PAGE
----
Building work was brought to a formal halt after a meeting on Sunday between Kalmar council and the owners of Fanerdun, Sveriges Radio reports.
Some 40 of the 130 construction workers who came to Sweden from China three months ago have already been sent home, with the rest set to follow. They are owed 10 million kronor in unpaid wages.
Fanerdun CEO Jinxing Luo told Sveriges Radio that he was unhappy with building firm Xin Xin and was looking for a replacement. He also said that currency exchange red tape had delayed the introduction of major investment, but he was confident that the issue could be resolved in the near future.
The Sweden-China Commodity Wholesale Market aims to match up thousands of Chinese exhibitors with European retailers who wanted to get a piece of China’s growing, and cheap, consumer product market.
“This is going to be a trading place between China and Europe. China is a large market, and there’s a huge demand for Chinese products,” the chief executive of the Swedish division of Fanerdun, Peter Fust, told AFP in an interview earlier this year.
The main exhibition hall – a former chocolate factory – was intended to offer 1,400 stands or 21,000 square metres (226,000 square feet) of exhibition space when completed in March 2008.
A later phase was to see the construction of another 1,400 stands, providing a total of 80,000 square metres of exhibition space or the equivalent of 13 football pitches.
Fanerdun hoped the project, also known as the China Europe Business and Exhibition Centre (CEBEC), would ultimately draw some 2,000 visitors a day, or several hundred thousand buyers a year.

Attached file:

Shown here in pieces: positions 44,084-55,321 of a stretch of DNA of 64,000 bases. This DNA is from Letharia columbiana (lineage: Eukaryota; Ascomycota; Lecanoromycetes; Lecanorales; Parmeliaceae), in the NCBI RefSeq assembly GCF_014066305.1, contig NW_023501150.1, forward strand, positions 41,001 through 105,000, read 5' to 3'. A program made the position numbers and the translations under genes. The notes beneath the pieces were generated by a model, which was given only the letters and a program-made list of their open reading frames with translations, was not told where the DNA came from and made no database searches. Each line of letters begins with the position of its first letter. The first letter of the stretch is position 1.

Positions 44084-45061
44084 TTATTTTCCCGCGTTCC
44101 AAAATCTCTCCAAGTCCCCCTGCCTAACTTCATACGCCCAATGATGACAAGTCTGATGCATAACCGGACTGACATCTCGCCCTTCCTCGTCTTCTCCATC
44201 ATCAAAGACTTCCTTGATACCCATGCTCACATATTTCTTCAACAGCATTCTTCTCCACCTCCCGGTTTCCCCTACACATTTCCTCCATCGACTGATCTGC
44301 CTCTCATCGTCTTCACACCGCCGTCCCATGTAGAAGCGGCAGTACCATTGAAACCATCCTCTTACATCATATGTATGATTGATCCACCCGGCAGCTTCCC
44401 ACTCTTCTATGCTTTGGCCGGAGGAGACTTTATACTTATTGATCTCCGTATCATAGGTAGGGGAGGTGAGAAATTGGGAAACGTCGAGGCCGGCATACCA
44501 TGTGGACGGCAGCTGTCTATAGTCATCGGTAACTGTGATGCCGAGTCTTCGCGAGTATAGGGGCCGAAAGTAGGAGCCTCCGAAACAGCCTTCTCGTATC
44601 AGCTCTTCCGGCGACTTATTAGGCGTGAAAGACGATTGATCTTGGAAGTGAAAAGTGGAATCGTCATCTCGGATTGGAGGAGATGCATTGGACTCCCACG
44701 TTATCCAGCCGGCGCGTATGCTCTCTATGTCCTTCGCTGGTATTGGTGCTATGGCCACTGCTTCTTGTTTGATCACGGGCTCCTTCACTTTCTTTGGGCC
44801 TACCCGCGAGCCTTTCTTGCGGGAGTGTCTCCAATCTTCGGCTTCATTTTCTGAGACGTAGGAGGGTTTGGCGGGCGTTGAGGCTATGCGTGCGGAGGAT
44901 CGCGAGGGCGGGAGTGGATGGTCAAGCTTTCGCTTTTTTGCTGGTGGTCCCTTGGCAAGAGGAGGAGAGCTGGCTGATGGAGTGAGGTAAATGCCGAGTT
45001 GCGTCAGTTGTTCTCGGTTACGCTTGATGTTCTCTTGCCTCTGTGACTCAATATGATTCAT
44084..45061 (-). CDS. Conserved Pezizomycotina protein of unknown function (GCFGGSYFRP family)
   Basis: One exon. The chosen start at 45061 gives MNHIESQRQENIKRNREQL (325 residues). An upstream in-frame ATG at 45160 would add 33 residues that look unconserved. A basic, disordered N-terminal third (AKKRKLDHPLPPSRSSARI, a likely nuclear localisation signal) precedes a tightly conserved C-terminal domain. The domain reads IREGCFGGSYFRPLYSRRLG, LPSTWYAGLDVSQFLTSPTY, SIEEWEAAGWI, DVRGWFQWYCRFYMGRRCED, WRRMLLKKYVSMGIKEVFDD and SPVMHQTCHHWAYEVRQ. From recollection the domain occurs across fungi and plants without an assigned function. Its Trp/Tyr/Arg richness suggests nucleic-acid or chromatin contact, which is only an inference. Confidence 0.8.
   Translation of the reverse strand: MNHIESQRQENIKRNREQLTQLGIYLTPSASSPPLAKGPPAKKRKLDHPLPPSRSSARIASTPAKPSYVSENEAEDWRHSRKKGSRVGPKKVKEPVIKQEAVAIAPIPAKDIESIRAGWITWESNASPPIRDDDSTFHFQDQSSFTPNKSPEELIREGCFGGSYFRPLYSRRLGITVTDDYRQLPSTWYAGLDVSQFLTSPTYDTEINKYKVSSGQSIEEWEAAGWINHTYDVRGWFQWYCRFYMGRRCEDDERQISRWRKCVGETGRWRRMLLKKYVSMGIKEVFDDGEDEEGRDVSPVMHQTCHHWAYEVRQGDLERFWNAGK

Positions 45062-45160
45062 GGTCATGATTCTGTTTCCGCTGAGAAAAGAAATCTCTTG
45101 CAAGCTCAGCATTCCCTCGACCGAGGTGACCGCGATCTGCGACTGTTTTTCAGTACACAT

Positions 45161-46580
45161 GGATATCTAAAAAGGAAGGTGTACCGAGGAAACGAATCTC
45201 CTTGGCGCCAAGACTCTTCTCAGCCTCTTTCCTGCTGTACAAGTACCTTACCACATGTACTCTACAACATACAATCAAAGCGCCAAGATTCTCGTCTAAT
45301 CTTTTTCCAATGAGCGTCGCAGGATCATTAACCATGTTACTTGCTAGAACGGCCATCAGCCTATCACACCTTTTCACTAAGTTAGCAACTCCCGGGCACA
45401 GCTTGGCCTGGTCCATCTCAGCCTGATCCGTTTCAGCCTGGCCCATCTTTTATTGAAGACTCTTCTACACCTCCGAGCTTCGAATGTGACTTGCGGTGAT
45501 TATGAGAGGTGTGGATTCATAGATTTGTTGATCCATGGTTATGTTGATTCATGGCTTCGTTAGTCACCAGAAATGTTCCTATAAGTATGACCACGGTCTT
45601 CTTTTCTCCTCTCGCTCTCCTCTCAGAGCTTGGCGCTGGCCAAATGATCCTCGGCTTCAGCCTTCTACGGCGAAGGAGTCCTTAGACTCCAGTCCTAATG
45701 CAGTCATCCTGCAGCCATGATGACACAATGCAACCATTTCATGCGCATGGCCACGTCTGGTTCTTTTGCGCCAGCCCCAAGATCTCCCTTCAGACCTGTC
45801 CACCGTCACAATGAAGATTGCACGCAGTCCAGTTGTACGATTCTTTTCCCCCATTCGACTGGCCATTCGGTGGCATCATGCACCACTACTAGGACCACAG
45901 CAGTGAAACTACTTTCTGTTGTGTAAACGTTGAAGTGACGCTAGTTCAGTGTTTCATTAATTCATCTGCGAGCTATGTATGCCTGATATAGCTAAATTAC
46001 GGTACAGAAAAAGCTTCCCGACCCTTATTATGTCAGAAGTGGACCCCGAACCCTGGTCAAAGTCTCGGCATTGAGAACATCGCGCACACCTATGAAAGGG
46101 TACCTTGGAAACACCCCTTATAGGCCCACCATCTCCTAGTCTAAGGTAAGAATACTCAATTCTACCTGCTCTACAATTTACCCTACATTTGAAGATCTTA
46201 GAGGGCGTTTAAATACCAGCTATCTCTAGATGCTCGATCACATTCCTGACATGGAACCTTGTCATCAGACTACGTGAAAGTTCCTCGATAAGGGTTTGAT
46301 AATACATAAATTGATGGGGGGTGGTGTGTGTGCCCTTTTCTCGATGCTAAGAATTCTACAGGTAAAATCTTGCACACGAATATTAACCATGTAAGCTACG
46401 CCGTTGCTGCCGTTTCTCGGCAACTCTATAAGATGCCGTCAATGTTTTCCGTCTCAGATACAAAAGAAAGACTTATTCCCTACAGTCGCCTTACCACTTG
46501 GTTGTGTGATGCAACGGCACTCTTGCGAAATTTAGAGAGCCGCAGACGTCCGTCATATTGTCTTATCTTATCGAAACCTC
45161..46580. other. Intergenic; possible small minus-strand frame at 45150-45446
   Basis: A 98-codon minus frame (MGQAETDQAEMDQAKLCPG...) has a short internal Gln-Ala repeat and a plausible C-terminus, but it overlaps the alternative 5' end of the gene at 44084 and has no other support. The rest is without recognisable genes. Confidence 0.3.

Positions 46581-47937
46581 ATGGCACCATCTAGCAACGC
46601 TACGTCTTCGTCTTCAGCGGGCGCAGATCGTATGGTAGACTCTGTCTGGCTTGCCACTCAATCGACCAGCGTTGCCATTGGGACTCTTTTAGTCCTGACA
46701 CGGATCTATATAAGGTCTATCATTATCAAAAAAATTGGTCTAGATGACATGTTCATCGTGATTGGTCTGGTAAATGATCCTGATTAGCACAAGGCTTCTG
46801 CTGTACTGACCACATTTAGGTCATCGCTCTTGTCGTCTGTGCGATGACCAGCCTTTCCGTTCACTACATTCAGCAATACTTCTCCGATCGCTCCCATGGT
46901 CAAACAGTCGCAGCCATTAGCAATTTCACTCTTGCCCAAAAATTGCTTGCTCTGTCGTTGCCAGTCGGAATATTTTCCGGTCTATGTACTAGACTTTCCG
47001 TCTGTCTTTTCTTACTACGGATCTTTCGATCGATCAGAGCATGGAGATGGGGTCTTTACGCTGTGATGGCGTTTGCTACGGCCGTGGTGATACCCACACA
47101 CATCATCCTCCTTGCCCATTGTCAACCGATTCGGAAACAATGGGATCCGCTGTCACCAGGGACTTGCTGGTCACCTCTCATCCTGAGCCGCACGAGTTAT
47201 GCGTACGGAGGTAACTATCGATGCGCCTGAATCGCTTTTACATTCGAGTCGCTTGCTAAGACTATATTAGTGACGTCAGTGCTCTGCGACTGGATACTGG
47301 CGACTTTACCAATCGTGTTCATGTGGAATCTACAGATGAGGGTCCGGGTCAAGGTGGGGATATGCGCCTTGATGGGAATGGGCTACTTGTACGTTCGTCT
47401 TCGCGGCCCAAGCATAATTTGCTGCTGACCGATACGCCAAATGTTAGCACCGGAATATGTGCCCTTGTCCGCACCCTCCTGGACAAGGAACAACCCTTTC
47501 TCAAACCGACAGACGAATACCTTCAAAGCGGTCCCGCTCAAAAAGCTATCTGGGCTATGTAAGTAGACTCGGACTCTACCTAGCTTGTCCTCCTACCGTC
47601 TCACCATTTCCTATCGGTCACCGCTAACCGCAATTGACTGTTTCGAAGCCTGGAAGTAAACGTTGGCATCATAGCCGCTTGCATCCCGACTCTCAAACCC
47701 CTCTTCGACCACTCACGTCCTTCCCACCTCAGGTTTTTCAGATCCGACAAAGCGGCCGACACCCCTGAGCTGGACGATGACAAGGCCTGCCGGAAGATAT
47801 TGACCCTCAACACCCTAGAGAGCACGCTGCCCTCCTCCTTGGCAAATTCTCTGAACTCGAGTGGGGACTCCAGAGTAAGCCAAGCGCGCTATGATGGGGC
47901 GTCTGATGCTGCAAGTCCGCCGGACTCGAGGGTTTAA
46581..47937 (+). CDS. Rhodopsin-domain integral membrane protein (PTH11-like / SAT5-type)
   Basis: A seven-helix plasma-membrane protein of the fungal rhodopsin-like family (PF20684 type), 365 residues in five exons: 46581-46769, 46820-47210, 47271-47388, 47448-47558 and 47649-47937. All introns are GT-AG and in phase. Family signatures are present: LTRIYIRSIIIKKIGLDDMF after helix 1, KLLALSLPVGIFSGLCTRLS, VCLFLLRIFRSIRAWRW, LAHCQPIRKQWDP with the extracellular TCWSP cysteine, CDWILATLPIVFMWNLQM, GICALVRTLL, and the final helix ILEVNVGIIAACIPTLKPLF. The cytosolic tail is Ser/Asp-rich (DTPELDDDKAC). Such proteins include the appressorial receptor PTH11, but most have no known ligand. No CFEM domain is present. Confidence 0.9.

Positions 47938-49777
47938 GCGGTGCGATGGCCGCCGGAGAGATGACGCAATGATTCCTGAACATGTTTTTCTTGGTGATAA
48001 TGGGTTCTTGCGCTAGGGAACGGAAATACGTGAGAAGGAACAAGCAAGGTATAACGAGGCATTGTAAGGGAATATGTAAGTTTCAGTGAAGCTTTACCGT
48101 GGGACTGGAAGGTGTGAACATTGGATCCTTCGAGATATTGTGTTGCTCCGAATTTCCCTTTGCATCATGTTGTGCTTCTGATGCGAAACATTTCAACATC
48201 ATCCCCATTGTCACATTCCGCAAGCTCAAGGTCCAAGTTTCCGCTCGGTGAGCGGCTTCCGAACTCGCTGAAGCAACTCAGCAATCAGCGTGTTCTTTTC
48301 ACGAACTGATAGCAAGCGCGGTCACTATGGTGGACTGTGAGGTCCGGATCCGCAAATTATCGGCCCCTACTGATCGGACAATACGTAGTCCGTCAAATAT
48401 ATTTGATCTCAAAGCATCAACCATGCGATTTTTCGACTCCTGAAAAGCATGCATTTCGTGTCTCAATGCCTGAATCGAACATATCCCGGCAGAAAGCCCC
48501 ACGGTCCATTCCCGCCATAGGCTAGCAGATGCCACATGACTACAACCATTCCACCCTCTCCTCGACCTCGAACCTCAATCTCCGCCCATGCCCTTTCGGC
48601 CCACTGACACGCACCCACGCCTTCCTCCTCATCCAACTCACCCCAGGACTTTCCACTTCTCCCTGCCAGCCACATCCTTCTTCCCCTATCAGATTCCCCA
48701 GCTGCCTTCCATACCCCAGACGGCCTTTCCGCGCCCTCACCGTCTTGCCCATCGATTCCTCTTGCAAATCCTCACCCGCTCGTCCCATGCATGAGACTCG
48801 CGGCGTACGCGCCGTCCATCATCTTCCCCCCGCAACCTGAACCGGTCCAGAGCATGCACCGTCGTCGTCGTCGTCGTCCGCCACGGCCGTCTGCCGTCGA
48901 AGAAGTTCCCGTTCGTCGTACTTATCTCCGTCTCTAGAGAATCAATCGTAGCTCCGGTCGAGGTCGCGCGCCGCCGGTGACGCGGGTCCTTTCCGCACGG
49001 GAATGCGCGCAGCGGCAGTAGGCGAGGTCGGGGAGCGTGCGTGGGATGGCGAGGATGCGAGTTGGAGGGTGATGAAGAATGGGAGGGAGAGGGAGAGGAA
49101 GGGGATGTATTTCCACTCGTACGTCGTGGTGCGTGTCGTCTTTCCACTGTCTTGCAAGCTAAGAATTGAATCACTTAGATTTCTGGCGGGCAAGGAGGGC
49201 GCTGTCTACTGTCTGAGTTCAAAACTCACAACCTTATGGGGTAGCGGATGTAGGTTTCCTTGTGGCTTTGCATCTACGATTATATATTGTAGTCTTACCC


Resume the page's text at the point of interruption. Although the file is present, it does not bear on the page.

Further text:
But minor scandals have dogged the project from the beginning. In addition to delays, the Chinese construction workers were not paid their wages and safety regulations were not initially followed at the site.
Fanerdun’s chief executive, Jingxing Luo, also promised Chinese investors both work and residency permits if they signed on to the project – a claim Swedish authorities immediately denied.
But all of that was eventually sorted out, and Kalmar’s councillors are hoping the market will bring an economic boom to a town which has seen industry after industry shut down.
It was Fanerdun’s chief executive, Jingxing Luo, who chose the south eastern town and approached local officials, who jumped at the idea.
Jingxing had selected Kalmar because of its nearby airport, railroad, harbour, and motorway, the fact that the risk of unrest was low in Scandinavia and he was impressed with the low level of corruption and corporate taxes in Sweden.
The city sold land to Fanerdun for 18 million kronor, and had earmarked 9.5 million kronor for marketing of CEBEC.